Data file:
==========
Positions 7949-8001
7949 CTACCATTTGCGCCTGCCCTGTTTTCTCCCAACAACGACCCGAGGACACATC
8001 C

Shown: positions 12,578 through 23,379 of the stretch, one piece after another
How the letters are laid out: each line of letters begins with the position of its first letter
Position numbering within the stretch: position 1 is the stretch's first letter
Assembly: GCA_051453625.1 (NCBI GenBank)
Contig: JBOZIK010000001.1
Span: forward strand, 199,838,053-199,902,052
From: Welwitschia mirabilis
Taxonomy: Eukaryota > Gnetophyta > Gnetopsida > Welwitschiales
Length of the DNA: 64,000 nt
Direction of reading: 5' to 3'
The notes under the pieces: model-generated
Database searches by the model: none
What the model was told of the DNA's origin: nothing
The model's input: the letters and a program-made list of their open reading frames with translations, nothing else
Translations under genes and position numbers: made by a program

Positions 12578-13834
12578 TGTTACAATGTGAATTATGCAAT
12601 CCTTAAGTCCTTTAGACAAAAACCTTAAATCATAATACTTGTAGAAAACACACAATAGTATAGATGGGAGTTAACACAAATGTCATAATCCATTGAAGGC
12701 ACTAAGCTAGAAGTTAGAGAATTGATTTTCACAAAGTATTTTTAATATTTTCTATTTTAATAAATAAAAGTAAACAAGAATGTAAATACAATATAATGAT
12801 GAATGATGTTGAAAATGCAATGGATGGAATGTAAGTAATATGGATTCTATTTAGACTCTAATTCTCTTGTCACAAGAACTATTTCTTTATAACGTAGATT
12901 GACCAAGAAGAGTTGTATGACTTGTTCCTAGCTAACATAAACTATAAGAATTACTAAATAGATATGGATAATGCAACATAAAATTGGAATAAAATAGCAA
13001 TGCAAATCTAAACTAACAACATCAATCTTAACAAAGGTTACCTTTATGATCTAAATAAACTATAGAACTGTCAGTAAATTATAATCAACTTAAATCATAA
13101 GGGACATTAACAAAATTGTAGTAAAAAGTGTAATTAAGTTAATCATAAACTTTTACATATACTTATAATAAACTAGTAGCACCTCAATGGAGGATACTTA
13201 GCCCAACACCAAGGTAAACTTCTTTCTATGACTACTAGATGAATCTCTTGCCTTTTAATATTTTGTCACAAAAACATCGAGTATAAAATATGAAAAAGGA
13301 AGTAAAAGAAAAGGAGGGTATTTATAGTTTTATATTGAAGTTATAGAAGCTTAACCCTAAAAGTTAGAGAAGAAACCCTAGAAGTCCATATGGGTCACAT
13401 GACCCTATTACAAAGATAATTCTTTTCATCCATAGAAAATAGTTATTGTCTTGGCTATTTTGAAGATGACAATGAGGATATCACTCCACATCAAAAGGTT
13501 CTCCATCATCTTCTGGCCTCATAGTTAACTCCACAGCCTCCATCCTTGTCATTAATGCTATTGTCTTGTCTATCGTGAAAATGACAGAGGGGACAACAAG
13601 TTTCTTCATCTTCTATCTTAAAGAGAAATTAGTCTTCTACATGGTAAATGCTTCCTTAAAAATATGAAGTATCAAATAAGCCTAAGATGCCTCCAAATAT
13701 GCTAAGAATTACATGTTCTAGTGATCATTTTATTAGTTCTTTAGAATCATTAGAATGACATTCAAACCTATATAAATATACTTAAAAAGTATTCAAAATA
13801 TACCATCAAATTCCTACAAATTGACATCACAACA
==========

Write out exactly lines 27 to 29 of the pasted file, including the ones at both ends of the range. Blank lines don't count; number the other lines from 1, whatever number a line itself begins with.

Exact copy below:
13201 GCCCAACACCAAGGTAAACTTCTTTCTATGACTACTAGATGAATCTCTTGCCTTTTAATATTTTGTCACAAAAACATCGAGTATAAAATATGAAAAAGGA
13301 AGTAAAAGAAAAGGAGGGTATTTATAGTTTTATATTGAAGTTATAGAAGCTTAACCCTAAAAGTTAGAGAAGAAACCCTAGAAGTCCATATGGGTCACAT
13401 GACCCTATTACAAAGATAATTCTTTTCATCCATAGAAAATAGTTATTGTCTTGGCTATTTTGAAGATGACAATGAGGATATCACTCCACATCAAAAGGTT